Initiatives

Healthy Homes

For children, their home is where they feel safe. Unfortunately, that is not always the case. The home can have hidden hazards that threaten a child’s health. One of our key visions is to have every child live in a environmentally safe home.

Lead Poisoning

Lead poisoning is still a problem for Indiana children.

What is worse is that the health effects are irreversible but the problem is preventable. If a child is not exposed to lead, then they do not get lead poisoning. Even small amounts of lead can cause learning disabilities, attention deficit disorder, and decreased intelligence; speech, language, and behavior problems; and IQ scores 4-7 points lower than their peers.

Most sources of lead exposure to children have been dramatically reduced. But we have a legacy that must be addressed – the legacy of deteriorating lead-based paint. And with 10-15 percent of children in some Indiana neighborhoods having elevated blood lead levels, the problem must be addressed. Most of IKE’s work has been through the Lead-Safe Indiana Task Force, which it formed in September of 1999.

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Pesticides in the Home

According to the U.S. Environmental Protection Agency (EPA), studies suggest that 80 percent of most people’s exposure to pesticides occurs inside homes and that an increase of up to a dozen pesticides have been found in the air indoors.

The amount of pesticides found in homes can be caused by contaminated soil or dust that floats or is tracked in from outside, stored pesticide containers, and pesticides applied indoors. Some health effects can include irritation to eye, nose, and throat; damage to central nervous system and kidney; and increased risk of cancer. Symptoms may include headache, dizziness, muscular weakness, and nausea. Go to the EPA web page on Pesticides.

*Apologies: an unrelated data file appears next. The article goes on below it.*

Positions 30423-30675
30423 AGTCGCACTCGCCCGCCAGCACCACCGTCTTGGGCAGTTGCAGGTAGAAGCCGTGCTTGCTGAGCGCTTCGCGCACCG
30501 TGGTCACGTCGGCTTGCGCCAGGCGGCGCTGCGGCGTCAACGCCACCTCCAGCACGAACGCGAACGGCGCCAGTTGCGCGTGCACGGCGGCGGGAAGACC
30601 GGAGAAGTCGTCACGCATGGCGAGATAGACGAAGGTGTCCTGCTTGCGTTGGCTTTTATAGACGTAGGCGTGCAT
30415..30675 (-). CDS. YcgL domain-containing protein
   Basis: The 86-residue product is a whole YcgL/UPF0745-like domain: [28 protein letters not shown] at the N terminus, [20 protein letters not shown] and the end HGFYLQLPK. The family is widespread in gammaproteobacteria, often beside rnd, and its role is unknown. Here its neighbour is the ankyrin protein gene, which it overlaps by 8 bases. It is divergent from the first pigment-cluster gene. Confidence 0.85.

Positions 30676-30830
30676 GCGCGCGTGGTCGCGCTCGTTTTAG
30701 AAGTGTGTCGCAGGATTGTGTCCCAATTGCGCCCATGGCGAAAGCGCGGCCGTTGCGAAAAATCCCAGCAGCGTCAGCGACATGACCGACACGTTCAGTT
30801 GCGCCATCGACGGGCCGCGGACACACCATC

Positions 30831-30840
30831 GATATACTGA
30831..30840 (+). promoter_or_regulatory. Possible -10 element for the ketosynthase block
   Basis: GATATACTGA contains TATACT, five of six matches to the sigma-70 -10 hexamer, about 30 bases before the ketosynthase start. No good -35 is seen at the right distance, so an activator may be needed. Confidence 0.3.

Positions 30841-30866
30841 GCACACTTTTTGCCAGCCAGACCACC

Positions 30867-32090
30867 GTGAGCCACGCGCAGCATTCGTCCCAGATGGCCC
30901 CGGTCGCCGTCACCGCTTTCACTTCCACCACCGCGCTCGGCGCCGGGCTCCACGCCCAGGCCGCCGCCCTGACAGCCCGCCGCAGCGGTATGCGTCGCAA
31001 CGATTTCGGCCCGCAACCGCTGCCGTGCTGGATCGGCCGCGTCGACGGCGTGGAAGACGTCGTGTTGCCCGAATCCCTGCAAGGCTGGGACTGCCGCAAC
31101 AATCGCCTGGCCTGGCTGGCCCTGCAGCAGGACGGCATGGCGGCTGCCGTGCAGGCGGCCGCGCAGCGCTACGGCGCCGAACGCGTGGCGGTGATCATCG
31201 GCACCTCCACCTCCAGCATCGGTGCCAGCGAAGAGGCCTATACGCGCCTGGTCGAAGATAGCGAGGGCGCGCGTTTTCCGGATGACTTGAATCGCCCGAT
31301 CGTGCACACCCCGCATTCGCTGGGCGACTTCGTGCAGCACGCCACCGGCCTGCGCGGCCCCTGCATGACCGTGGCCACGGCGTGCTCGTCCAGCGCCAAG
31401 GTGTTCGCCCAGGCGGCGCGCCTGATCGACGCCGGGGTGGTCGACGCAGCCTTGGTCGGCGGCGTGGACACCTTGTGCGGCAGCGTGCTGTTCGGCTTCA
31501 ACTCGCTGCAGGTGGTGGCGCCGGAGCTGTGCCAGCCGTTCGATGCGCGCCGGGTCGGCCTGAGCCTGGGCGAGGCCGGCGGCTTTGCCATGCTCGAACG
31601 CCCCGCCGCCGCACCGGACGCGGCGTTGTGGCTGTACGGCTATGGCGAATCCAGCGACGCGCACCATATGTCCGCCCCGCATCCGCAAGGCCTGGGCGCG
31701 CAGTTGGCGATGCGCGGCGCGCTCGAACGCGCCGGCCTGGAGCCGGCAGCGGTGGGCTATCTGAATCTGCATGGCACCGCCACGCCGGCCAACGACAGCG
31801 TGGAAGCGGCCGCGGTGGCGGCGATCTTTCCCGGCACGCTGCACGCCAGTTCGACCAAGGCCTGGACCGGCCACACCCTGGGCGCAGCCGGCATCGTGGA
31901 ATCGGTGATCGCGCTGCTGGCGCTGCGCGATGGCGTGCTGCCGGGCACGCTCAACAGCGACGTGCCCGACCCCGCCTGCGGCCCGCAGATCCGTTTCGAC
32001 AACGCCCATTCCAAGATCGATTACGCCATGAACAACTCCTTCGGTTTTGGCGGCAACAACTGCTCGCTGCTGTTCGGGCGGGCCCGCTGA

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Bed Bugs

In recent years there has been increase in the number of bed bug infestations throughout the country.

Bed bugs have been found in hotels, schools, day care centers, public transportation and our homes. Whereas they are not known to cause or spread disease, bed bugs are a nuisance pest causing psychological stress, inflamed lesions and sleepless nights. The good news is that with education and diligence bed bug infestations can be eliminated. Here are some resources for schools and home owners to help deal with the problem.

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Community Health Worker Training

Healthy Homes for Community Health Workers Video Training Series

Topics include: Keep it Dry, Keep it Clean, Keep it Pest-Free, Keep it Safe, Keep it Contaminant-Free, Keep it Ventilated, Maintained and Temperature Controlled, and Identifying and Managing Asthma Triggers and Lead Hazards
Click here for videos.

Employers can use Community Health Workers to provide helpful and cost-effective home visits to address specific diseases like asthma or diabetes. IKE, IHHA and the Indiana Joint Asthma Coalition with technical support from the Green and Healthy Homes Initiative have developed an Employer Guide to assist with utilizing community health workers to combat asthma. Click here for the guide.

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Improving Baby’s Environment

If you are thinking about having a child or are already pregnant, be cautious about what you are exposed to in your environment and the products you consume.

During pregnancy when exposure to even the smallest concentration of a chemical could have negative consequences, it is best to develop the mindset that less is more. LESS exposure to potentially harmful substances IS MORE beneficial to you and your baby. Download our Improving Baby’s Environment brochure for recommendations designed to help you avoid what might be harmful and find safe alternatives.

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